Perhaps your station is completely automated, with no live staff. One significant question that is raised repeatedly by stations fed 24/7 by satellite programming was how could they could possibly be compliant despite being unmanned week after week.


My answer was discovered while inspecting a very remote AM somewhere in Wyoming – a station that actually was fully automated 24/7. As they say: “Where there’s a will there’s a way.”

This licensee reached out and hired a high-school boy and girl team equipped with a simple handheld cartridge tape-recorder. One day each week they would visit the local library to discuss its latest book addition, or the local chief of police, or a local veterinarian for suggestions and comment. They even interviewed me one week.

Then, on Saturday or Sunday they would bicycle out to the transmitter site, unplug the Starlight feed and plug in their little tape recorder play the week’s item and carefully log the date, time, length, and subject of the program titled “Our Item of the Week.” Afterward, they gave the station call letters, reconnected the satellite feed program, and peddled back home – “Mission Compliance” fully addressed.


How do you comply?

Those of you who have suffered through one of my ABIP Alternative FCC Compliance Certification Inspections are familiar with a simple means of being compliant with the Issues & Program report Public Files folder.

Before departing on these trips, I would prepare a list of suggestions and questions defining what I thought – in good faith – would  properly address this matter, since they are only vaguely defined in FCC Regulations 73.3526(e)(12) or 73.35269(e)(8) which requires filing quarterly reports by “…January 10th, April 10th, July 10th, and October 10th”.

According to the FCC each item is to include “a brief narrative describing what issues were giv-en significant treatment, and to include at a min-imum the time, date, duration, and title in which the issue was treated.”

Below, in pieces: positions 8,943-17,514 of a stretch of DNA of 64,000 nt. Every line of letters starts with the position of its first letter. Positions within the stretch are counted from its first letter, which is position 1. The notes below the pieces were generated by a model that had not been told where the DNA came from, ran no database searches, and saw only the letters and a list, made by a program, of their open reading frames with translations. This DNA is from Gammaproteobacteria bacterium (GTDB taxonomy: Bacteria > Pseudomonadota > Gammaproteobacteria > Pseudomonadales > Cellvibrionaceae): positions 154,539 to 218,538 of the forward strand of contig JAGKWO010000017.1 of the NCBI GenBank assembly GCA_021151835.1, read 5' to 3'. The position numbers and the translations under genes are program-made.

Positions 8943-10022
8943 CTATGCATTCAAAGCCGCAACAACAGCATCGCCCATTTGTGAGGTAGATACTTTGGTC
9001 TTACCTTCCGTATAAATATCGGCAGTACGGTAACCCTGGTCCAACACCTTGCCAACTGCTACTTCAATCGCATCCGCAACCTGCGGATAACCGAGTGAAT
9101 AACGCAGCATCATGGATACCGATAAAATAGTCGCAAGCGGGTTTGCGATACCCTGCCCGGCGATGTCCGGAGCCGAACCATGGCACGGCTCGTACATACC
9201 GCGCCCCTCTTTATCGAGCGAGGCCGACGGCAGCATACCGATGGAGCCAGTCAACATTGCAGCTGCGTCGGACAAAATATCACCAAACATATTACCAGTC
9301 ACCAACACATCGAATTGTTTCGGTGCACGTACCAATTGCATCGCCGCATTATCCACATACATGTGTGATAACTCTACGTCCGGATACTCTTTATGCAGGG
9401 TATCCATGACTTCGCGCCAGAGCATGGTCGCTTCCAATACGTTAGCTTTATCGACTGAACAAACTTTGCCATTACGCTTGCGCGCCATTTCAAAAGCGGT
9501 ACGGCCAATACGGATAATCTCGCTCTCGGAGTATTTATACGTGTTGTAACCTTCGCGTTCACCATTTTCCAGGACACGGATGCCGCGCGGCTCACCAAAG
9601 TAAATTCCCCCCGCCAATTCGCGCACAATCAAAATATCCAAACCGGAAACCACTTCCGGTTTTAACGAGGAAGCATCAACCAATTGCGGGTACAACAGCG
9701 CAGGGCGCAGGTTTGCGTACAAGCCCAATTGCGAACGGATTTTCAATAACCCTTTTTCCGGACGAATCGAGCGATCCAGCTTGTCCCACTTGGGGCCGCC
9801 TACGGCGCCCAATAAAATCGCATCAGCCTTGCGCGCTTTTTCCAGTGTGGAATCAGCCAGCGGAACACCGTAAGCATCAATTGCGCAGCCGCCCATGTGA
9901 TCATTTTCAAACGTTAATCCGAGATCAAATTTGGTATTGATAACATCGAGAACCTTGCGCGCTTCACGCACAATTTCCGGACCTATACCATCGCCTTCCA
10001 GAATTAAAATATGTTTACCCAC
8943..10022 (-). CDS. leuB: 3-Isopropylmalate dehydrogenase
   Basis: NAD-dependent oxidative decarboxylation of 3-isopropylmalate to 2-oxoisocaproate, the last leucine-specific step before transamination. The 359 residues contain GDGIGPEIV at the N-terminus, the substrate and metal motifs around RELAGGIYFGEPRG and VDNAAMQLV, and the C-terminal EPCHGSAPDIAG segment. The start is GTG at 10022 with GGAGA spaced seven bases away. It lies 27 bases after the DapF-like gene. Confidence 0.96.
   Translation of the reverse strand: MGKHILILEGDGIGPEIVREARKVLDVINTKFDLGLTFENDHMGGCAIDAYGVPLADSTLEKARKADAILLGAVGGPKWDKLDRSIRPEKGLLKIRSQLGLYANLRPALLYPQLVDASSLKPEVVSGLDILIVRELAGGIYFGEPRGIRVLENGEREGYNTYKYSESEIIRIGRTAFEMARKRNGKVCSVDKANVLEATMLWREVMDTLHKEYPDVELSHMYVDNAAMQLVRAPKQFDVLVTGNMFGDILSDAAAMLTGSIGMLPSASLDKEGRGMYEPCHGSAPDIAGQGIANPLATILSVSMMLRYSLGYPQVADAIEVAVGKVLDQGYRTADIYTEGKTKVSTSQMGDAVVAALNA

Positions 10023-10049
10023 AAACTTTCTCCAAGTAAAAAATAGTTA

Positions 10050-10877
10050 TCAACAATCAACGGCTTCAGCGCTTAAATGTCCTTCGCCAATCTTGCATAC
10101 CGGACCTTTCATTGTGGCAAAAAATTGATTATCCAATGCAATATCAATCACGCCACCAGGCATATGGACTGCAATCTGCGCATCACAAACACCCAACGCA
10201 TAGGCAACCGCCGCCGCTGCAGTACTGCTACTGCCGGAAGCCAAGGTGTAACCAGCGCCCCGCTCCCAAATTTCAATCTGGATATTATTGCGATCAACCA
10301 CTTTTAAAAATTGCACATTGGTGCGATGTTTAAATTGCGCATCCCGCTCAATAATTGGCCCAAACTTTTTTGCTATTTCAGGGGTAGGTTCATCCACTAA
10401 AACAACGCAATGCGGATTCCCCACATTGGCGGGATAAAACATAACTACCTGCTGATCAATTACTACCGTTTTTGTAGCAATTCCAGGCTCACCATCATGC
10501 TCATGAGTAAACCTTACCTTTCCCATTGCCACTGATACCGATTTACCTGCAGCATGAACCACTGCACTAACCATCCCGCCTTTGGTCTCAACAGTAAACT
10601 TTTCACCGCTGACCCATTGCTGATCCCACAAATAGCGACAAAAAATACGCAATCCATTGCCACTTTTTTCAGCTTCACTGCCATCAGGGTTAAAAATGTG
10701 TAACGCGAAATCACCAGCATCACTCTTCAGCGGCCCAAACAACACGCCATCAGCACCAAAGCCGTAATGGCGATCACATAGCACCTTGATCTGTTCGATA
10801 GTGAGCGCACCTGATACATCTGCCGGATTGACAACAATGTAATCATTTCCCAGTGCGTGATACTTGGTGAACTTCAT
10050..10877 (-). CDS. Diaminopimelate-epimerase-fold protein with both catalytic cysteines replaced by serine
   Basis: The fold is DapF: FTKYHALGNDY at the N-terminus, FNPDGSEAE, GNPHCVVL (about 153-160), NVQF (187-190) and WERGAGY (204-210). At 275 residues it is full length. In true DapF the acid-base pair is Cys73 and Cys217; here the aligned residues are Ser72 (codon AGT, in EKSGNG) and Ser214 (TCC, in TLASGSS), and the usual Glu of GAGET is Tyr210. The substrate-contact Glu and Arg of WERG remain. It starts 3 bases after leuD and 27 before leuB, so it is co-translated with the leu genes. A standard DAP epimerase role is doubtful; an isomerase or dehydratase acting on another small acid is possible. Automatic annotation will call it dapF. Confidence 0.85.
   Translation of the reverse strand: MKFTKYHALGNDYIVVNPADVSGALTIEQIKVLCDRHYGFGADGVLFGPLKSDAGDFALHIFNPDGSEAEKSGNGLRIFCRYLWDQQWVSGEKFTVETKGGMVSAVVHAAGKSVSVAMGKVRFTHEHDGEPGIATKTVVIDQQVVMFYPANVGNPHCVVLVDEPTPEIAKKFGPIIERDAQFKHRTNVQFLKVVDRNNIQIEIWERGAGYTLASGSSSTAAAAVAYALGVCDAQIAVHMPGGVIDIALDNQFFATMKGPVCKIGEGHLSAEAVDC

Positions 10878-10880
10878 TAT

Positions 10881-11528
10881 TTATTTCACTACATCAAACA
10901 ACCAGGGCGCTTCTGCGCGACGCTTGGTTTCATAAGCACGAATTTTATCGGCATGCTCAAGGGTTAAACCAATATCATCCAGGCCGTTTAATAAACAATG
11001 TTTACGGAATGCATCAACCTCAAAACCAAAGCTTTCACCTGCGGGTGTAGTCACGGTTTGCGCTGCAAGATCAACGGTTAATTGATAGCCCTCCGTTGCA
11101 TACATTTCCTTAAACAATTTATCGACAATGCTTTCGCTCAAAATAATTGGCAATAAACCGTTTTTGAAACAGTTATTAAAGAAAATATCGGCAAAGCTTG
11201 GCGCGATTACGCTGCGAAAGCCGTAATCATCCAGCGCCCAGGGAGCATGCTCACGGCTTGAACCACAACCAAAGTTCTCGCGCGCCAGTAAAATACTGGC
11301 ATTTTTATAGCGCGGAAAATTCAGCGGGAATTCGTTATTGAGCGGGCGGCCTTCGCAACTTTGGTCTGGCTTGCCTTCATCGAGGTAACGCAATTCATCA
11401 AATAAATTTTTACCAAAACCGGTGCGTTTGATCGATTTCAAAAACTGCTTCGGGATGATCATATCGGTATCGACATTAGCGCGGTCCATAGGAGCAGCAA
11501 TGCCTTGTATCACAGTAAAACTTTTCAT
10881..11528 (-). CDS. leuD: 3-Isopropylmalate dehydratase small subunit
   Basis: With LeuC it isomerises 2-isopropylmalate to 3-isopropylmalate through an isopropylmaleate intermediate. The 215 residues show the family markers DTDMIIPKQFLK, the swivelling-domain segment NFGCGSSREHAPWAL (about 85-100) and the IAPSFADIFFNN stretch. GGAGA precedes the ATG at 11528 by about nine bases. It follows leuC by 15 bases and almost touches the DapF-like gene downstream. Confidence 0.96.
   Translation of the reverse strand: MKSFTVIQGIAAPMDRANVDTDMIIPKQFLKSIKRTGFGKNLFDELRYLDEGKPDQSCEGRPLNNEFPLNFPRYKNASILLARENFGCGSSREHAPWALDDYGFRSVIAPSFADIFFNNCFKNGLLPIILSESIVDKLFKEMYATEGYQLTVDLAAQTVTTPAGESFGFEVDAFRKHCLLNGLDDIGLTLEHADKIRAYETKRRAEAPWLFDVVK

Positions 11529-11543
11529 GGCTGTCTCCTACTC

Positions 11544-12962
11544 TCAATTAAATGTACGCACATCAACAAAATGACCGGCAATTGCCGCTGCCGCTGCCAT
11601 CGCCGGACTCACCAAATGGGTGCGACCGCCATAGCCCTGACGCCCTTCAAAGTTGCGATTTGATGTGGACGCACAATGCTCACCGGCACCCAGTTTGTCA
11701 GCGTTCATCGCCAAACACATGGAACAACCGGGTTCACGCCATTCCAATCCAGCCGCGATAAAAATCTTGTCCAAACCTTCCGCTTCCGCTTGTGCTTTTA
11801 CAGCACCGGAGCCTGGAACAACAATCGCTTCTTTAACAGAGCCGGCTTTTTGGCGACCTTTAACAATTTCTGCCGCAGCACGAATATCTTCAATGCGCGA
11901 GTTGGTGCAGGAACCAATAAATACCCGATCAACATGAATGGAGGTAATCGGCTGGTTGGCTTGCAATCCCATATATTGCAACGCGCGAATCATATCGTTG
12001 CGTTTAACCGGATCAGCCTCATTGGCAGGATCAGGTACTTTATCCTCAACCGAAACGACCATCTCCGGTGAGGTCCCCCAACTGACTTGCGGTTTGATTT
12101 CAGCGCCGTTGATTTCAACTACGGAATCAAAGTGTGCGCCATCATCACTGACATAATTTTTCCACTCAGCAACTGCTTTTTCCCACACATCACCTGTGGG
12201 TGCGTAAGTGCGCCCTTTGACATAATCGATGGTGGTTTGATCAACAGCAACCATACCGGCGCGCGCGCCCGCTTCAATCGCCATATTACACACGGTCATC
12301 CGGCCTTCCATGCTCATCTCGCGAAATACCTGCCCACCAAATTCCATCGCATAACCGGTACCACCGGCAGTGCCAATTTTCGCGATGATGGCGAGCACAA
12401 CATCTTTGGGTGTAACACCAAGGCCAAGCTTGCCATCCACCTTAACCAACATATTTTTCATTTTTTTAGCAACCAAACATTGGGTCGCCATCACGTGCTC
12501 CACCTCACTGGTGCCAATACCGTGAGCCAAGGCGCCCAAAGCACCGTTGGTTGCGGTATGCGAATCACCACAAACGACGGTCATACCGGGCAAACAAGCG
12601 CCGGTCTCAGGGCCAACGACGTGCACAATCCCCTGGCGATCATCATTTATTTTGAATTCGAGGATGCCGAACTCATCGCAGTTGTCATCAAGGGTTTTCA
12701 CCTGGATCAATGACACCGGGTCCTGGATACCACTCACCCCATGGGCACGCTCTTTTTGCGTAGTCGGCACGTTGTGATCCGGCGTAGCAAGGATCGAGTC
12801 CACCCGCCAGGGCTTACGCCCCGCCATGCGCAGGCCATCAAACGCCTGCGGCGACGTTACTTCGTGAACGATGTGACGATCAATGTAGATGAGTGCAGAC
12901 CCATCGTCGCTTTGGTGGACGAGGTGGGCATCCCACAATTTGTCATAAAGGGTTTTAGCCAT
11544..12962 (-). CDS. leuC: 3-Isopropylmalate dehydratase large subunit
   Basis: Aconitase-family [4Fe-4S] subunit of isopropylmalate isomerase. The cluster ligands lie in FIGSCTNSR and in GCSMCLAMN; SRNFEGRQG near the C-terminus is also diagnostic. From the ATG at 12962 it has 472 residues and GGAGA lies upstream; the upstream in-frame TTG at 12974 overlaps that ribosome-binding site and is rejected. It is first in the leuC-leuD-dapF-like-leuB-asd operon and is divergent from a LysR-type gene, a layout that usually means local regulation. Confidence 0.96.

The specific minimum number of issues is not defined in the Regulations but the method des-cribed here has been provided to the Commis-sion where Staff have indicated “no problem with it.”

Twenty+ years ago, Karen and I prepped a simple form addressing all of these requirements that is still in use for thousands of stations for whom we conducted inspections.

We used an 8-1/2 x 11 sheet of paper in land-scape format, noting: “The following is a list of some of the more significant community issues addressed by this station for the quarter specified. This list is by no means complete, nor is the order in which these issues appear intended to imply any degree of priority of significance of the issues.”

We then titled it:

“Quarterly Issues/Program List for Station ­___: _1st _2nd _3rd _4th Quarter of ____ (the year).”

Located here, you will find a copy of this form I have shared with stations for over two decades.

Then, all you have to do is fill in the lines. For example:

  • Issue Description: Dog leash law
  • Program Segment: Ken’s 7:00 AM News
  • Date/Time: 1/18/21 7:00 AM
  • Duration: 45 seconds
  • Duration of Segment: Tape Mayor Jones’ urges Council to pass law.

Make room for 12 or 13 lines so issues that cover the entire quarter may be listed by your program or news director. As issues change, the programs should reflect it by changing the responses.


Following the end of the quarter and within ten days (i.e. Jan 10th, April 10th, etc), finalize the list, upload the completed sheet in the “Issues/ Programs” folder of your online Public File.

Now, relax a bit.

Hundreds of stations around the country currently are using this simple means of being compliant with this FCC requirement. To the best of my knowledge, no station using our suggested compliance form listing the issues, time, date, length, and program subjects of such items has ever been challenged or fined.

Indeed the old phrase is true: “it takes 95% of the time to define most any problem but only 5% of the time to fully address most any ques-tion.”

Please note – just to be totally clear:

The preceding is a good faith effort as a part of the Alternative FCC Inspection Certification Program to explain and simplify FCC regulatory compliance. It is not to be construed as professsional legal advice.

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Ken Benner, W0LHV, CBRE, NCE, has served as an inspector in the FCC’s Alternate Broadcast Inspection program for the past 25 years.

You can contact Ken at: